Surviving the 4 month sleep regression

written by Bella Drew 6 February 2018
4 month sleep regression

So the dreaded 4 month sleep regression where most babies will go through a “phase” of waking up every hour or two during the regression.

 

What is the 4 month sleep regression?

From everything I’ve read about it, around 4 months babies go through a change in sleep pattern. They change from going straight into a non-REM sleep (a deep sleep) to a REM sleep (a light sleep where their brain is more active). This means that they’re more aware when you put them down, leave the room or even drop a pin a mile away from home. Im kidding but they’re seriously such a light sleeper during this time, the slightest noise or movement and they’re awake.  

Also, babies go through a huge developmental leap at 4 months. Whilst asleep, their brain will be busy going over and learning all the things they’ve learnt or experienced that day. This is why they’ll wake up more during the night and fight going to sleep because their brain is far too active for them to sleep. Just remember it’s not them fighting the sleep, they might be so tired, it’s their brian wanted to stay awake and absorb as much as it can. When I read this, it really made me sad. I hate it when I feel so exhausted but yet my brain doesn’t switch off. 

They’re also in the process of dropping a naptime. Newborns usually nap around 4 to 5 times a day (Primrose didn’t) but now they’re dropping to 3 to 4 naps a day. Which completely messes up their sleep cycle and they often get overtired whilst trying to adjust. 

 

Primrose is now 4 months old but has very clearly been in the sleep regression since the middle of January.  

Now Primrose is a good sleeper. Usually sleeping from 11 pm until 9 am every night. But now that were in the sleep regression she first started to wake at 2 am for a feed, then again at 4 am then be up ready for the day at 6 am.  Now I know that may seem lovely to some mums, and if so, they deserve an award but to us, it was the worst.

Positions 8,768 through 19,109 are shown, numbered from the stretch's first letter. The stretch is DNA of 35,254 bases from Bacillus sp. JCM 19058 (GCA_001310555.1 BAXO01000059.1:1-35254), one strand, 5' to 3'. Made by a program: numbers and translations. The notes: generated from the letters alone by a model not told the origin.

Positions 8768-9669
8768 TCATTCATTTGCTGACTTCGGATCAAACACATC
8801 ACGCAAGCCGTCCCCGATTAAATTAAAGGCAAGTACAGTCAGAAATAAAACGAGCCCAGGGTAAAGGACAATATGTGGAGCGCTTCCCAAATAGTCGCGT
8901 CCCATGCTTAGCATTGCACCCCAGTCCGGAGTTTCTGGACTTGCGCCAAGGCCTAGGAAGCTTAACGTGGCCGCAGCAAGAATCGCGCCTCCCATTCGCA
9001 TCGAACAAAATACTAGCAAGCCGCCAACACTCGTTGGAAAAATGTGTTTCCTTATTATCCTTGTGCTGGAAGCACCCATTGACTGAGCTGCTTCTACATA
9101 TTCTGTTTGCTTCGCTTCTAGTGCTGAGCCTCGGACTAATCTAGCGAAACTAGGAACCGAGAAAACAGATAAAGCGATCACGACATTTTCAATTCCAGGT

How we’ve been surviving

We started off badly, I was overtired and ratty. So Conor stepped in every morning from when she woke up after her last feed and asked how the night went. So if I was up feeding from 2 am until 4 am, then he would let me sleep another 2 hours. This helped massively.

It sounds silly but I made sure I did some sort of exercise during the day. I simply cleaned the house. I feel like this really helped me keep awake, stopped me feeling tired and kept me busy so I couldn’t feel tired.

Start establishing a routine. Primrose had no routine up until now, we did everything by her cues, but during the regression, I thought it was the right time to start a routine. Mainly to try and stop her being overtired as I was missing her cues and to try and create something solid for her.  We’re going to try Wee Bee Dreamings sleep schedule but move it an hour forward (as I don’t fancy waking up at 6:30 am, because Im lazy)

Getting out. A bit of fresh air is definitely what you need to wake you up. Just a quick 5 minute walk to the park, around the block or just sit in the garden will be fresh enough to keep you awake a few hours longer.

Just remember that wise old parenting saying that I’ve heard time and time again…

This too, shall pass.

 

Here’s what some other mums have been doing to survive the 4 month sleep regression

“The only way I coped was to also sleep as much as I can when the baby is sleeping. When my kids were into sleep regression, I had the energy to keep up them. It also helps to differentiate the environment for feeding time at day and night. Making the day feeding a little lively can work for their natural body clock.” – Veronica, MyparentingJourney

“Co-sleeping can really help because they tend to settle when near you and then everyone can get some sleep. Also works a treat if you’re breastfeeding.” – Emma, Emmareed

“I second co-sleeping, keeping activities up during the day and minimising other stresses in your life. Don’t take on too much or expect too much of yourself.” – Jenny, Midwifeandlife

“If you can try to call on family and friends. Even if someone can take the pressure off household chores or even better is willing to watch your bambino overnight. Just a two-hour kip will make you feel like a new woman!” – Becky, Mommyandrory

“Taking them to or organising activities where you don’t have to be too active yourself. I found just meeting up with other mummies perfect at this time as there were other eyes to also watch the kids and I could take my mind off my lack of sleep” – Victoria, Thegrowingmum

“Never heard of it but as in all parenting and life challenges would advise that you say out loud and when that is too challenging write down exactly what you need from the people in your life”. – Kate, Kateonthinice

 


Were still currently battling with the regression. It’s definitely not one of those moments in parenthood that we’ll look back on and say we enjoyed it. Hopefully, in the next couple of weeks, she will get used to her new routine and all will be well.

Do you have any tips for surviving the 4-month sleep regression?

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